A member of the U.S. Armed Forces is taking legal action against the Department of Defense and other officials after he was disciplined for remarks he made while in uniform at a private ceremony.
U.S. Air Force Reserve Jace Yarbrough, who had previously served on active duty and is an attorney in his civilian life, received a letter of admonishment for giving remarks while off duty at a retirement ceremony in 2021 that some deemed political in nature.
A complaint filed Tuesday on behalf of Yarbrough in the U.S. District Court for the Eastern District of Texas, Sherman Division accuses military officials of violating the reservists’ rights.
“This case arises from Defendants’ decision to take adverse, disciplinary action against Plaintiff, Mr. Jace Yarbrough, solely for his private religious belief and private speech on matters of public concern,” reads the complaint.
“Despite multiple administrative appeals up the chain of command, Defendants refused to rescind the discipline, which will continue to have a significant negative impact on Mr. Yarbrough’s military and civilian careers.”
In June 2021, Yarbrough gave a speech while in uniform at a military retirement ceremony held at the Battleship Missouri Memorial in Pearl Harbor, Hawaii, in which he spoke about his faith and his concern about politics in the military.
Yarbrough was concerned about a “culture war” within the Armed Forces and said “men can’t birth babies” and that “boys should not be allowed in girls’ locker rooms.”
A member of the U.S. Navy who was present for the speech filed a complaint against Yarbrough, with the reservist receiving an admonishment letter reprimanding him for his remarks in August 2021.
“The LOA condemned specific remarks, including his references to ‘radical political
factions,’ ‘how the military is fostering a culture of ‘incompetence and cowardice,’ and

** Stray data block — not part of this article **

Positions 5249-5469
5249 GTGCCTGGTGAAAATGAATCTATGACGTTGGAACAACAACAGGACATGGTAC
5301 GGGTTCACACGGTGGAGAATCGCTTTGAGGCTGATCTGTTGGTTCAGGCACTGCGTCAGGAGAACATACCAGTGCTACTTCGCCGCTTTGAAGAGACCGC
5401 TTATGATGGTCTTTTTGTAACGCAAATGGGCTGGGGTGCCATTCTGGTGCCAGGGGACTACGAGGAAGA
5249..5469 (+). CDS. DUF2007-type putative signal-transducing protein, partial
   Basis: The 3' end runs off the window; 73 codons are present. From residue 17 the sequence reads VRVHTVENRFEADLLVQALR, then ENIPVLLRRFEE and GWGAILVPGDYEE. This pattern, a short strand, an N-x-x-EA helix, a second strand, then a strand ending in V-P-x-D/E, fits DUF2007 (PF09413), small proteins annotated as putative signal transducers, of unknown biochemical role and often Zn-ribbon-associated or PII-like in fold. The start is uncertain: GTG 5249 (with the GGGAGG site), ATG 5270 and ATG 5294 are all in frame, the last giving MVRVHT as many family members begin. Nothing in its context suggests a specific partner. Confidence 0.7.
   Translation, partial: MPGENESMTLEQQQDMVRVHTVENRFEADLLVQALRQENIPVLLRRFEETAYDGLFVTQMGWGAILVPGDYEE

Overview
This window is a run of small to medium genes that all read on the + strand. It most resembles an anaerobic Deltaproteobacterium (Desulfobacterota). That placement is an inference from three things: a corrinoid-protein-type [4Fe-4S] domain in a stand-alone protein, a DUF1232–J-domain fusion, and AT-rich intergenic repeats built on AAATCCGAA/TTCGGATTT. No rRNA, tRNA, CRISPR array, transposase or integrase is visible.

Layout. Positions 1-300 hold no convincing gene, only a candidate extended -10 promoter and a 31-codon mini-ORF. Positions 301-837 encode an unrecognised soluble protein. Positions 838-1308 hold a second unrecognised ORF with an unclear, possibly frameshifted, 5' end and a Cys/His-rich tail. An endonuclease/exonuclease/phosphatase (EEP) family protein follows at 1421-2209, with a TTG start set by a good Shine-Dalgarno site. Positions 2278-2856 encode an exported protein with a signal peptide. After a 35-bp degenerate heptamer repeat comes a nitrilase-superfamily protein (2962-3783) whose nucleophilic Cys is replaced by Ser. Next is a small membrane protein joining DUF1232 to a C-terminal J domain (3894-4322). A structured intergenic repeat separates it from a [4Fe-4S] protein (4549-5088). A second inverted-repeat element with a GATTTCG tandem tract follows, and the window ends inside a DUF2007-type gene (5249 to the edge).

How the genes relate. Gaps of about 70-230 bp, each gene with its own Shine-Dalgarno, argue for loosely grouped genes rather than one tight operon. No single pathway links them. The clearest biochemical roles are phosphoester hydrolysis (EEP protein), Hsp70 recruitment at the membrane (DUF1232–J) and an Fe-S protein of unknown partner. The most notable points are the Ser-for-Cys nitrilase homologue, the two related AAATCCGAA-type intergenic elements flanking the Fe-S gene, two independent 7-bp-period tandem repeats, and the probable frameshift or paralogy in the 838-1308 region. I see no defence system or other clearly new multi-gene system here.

‘DoD-wide extremism training as a ‘thinly veiled flex of political power,'” the complaint reads.
“The LOA stated that Mr. Yarbrough’s expressed viewpoints were improper because
‘[m]ilitary members are to remain apolitical and must respect the chain of command.'”
Attached to the letter of admonishment were witness statements. One witness noted that Yarbrough’s “personal/religious views seemed to be in conflict with the rights of the LGBTQ community.” Meanwhile, another stated that “his message had a religious tone to it.”
Yarbrough is represented by the First Liberty Institute, the law firm Winston & Strawn, the Ave Maria School of Law Veterans and Servicemembers Law Clinic.
Antony Kolenc, director of the Veterans and Servicemembers Law Clinic, said in a statement that “this cause is central to our mission” of “preserving religious liberty.”
“Our clinical students have been inspired by Jace’s courage to take a stand for the rights of military reservists. We hope this case will help stop the erosion of First Amendment protections in the U.S. Armed Forces,” stated Kolenc.
The U.S. Armed Forces has long limited the extent to which military personnel can wear uniforms and be involved in speech or events that are considered political in nature.
According to a 2008 Defense Department directive, “members on active duty should not engage in partisan political activity” and “members not on active duty should avoid inferences that their political activities imply or appear to imply official sponsorship, approval, or endorsement.”
The directive states that a military member cannot “Wear a uniform or use any Government property or facilities” when “taking part in local nonpartisan political activity.”
Capt. Gregory Justis wrote in a May 2019 column on the Dover Air Force Base website that military personnel, including reservists, “are prohibited from engaging in any political activities while in their official capacity or in uniform.”
“This includes marching in partisan political parades, distributing political literature and print material or engaging in any public commentary on political issues or campaigns,” wrote Justis.
“Members must also use discretion when posting on social media about political topics while using a photo of themselves in uniform — again, the concern is tying the cause or the candidate to the Air Force.”
Justis did note that “military members and civilians are free to engage in the political process; personnel may write letters to editors, participate in online blogging, march in parades or engage in politically charged speech – provided that they do so in an unofficial capacity.”
Yarbrough’s complaint contends that the military “has permitted members to engage in other kinds of political speech and expressive conduct while on activity duty, in uniform, and while using their military title and position.”
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